Cockerel comb is the large fleshy red skin on top of the cockerel’s head, which is a traditional dish in some European countries.
The applicant, a Spanish company called Bioiberica, states that rooster combs extract (RCE) is rich in sodium hyaluronate (SH) at 60-80%, which it claims helps in lubricating and cushioning joints.
Bioiberica plans to add RCE to dairy foods, including milk-based fermented beverages, milks, yogurts and fromage frais, to help boost SH levels in the diet.
A novel food, is a food or food ingredient that does not have a significant history of consumption within the European Union before 15 May 1997.
The ACNFP has just released its draft opinion, which concluded that it did not have any significant safety concerns.
It said: “RCE, added to milk-based fermented beverages, yogurts, milks and fromage frais at the levels proposed by the applicant (80mg per day), is unlikely to present a health risk to consumers.”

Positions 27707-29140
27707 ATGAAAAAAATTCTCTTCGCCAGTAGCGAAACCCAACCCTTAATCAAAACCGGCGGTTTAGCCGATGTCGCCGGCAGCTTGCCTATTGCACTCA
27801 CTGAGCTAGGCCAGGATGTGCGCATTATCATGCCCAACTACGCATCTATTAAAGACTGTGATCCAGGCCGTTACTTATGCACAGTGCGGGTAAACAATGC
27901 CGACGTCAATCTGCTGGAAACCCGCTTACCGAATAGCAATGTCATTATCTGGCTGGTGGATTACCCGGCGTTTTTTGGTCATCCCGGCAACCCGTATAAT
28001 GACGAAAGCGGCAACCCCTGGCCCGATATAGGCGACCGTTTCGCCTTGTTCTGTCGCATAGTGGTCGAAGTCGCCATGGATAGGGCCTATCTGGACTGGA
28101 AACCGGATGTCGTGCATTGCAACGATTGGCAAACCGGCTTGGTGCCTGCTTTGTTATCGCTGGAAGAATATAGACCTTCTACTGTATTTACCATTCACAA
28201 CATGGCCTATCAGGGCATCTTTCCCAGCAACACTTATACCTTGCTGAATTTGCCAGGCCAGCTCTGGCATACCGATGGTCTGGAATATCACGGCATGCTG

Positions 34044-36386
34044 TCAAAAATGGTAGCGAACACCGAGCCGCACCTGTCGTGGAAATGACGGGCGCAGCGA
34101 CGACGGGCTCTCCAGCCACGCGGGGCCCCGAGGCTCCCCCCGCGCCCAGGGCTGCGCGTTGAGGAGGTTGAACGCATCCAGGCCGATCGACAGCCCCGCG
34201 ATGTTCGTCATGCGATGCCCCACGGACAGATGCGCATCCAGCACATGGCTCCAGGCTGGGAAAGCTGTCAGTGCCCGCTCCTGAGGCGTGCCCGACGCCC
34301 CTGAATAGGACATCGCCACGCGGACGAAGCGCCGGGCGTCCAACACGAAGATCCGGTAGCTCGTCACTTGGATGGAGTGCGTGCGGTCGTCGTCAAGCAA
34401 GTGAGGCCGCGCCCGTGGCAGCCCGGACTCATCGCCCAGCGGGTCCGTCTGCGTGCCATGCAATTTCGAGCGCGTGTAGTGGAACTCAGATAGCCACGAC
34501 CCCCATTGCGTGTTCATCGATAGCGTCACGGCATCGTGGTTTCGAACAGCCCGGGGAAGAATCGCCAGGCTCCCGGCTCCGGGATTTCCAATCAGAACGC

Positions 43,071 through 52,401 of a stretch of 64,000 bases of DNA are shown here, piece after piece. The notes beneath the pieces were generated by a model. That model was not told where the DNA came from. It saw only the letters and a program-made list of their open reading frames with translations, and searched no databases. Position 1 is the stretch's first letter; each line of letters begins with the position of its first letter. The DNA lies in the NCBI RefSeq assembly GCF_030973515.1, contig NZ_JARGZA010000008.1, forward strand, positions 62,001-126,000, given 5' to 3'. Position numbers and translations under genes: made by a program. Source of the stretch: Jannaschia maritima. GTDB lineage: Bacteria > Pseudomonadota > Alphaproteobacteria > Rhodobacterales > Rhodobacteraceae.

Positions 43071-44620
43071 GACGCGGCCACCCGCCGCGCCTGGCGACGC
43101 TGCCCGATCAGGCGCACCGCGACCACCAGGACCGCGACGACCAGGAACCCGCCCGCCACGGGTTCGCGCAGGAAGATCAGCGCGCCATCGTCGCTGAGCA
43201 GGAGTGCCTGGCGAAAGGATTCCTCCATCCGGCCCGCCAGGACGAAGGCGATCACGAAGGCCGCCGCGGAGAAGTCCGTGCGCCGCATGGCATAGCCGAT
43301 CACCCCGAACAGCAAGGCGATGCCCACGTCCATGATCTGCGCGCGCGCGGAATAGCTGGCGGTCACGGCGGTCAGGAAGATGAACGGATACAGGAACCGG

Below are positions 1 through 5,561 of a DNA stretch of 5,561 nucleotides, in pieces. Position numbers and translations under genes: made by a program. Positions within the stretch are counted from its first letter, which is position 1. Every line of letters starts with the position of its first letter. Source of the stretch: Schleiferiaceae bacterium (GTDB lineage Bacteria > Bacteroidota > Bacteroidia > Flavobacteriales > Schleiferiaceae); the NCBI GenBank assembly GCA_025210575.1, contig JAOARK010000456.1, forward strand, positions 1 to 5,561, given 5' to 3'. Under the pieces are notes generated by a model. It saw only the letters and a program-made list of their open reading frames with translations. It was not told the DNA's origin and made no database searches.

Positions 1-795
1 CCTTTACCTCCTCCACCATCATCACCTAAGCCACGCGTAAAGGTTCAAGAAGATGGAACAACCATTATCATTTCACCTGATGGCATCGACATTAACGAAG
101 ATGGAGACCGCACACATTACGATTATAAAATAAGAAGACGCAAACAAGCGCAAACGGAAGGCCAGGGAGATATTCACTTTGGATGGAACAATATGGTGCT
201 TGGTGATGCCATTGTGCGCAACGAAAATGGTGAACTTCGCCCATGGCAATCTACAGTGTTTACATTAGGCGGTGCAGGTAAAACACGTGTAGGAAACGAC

The ACNFP assessment is based on safety and not on any possible health benefits. It said any claims relating to maintaining joint health may require approval under the EU Nutrition and Health Claims Regulation (Regulation (EC) No 1924/2006).
Comments on the draft opinion are now being sought by the ACNFP, which will be considered by the committee before it finalises its opinion.
© FoodBev Media Ltd 2020
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